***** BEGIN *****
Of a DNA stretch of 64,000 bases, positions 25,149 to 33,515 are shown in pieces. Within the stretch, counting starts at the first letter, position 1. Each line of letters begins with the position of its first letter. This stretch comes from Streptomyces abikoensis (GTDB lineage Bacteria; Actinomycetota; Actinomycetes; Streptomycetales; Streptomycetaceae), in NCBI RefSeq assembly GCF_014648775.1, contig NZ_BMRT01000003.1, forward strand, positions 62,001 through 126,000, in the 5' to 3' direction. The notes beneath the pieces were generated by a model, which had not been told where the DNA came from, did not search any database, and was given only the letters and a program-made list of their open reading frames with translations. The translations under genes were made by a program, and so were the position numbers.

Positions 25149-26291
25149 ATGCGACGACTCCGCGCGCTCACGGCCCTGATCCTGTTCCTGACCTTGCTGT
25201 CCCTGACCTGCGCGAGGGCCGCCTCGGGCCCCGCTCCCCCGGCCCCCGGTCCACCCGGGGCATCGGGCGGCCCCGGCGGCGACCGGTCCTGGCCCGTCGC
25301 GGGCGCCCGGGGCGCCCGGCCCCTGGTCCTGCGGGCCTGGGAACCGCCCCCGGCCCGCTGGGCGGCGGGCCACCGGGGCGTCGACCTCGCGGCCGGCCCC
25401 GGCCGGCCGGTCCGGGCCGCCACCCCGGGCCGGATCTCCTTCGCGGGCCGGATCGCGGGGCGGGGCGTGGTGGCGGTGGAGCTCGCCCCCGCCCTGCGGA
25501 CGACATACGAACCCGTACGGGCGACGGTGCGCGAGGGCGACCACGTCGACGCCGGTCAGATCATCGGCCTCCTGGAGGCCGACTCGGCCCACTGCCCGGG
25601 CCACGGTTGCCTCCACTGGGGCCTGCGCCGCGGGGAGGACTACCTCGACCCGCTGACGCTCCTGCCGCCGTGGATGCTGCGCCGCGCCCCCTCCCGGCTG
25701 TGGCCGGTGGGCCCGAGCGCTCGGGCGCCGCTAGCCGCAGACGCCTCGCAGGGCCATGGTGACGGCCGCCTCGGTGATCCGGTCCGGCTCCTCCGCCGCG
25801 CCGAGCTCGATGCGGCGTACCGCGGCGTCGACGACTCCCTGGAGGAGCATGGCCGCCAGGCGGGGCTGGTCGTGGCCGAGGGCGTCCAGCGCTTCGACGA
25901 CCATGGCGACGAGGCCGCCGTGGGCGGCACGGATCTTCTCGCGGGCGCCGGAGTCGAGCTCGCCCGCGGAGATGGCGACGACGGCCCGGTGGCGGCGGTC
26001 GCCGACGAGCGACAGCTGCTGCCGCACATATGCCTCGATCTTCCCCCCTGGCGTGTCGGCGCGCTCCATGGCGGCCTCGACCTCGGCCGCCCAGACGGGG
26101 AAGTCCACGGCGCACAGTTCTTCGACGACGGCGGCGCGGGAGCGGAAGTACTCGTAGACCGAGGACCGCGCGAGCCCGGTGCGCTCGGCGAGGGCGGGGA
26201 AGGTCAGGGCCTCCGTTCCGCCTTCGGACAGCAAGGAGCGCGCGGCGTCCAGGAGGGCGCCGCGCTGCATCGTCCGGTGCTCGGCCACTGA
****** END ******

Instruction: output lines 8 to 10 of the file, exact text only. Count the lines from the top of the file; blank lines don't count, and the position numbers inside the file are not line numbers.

25601 CCACGGTTGCCTCCACTGGGGCCTGCGCCGCGGGGAGGACTACCTCGACCCGCTGACGCTCCTGCCGCCGTGGATGCTGCGCCGCGCCCCCTCCCGGCTG
25701 TGGCCGGTGGGCCCGAGCGCTCGGGCGCCGCTAGCCGCAGACGCCTCGCAGGGCCATGGTGACGGCCGCCTCGGTGATCCGGTCCGGCTCCTCCGCCGCG
25801 CCGAGCTCGATGCGGCGTACCGCGGCGTCGACGACTCCCTGGAGGAGCATGGCCGCCAGGCGGGGCTGGTCGTGGCCGAGGGCGTCCAGCGCTTCGACGA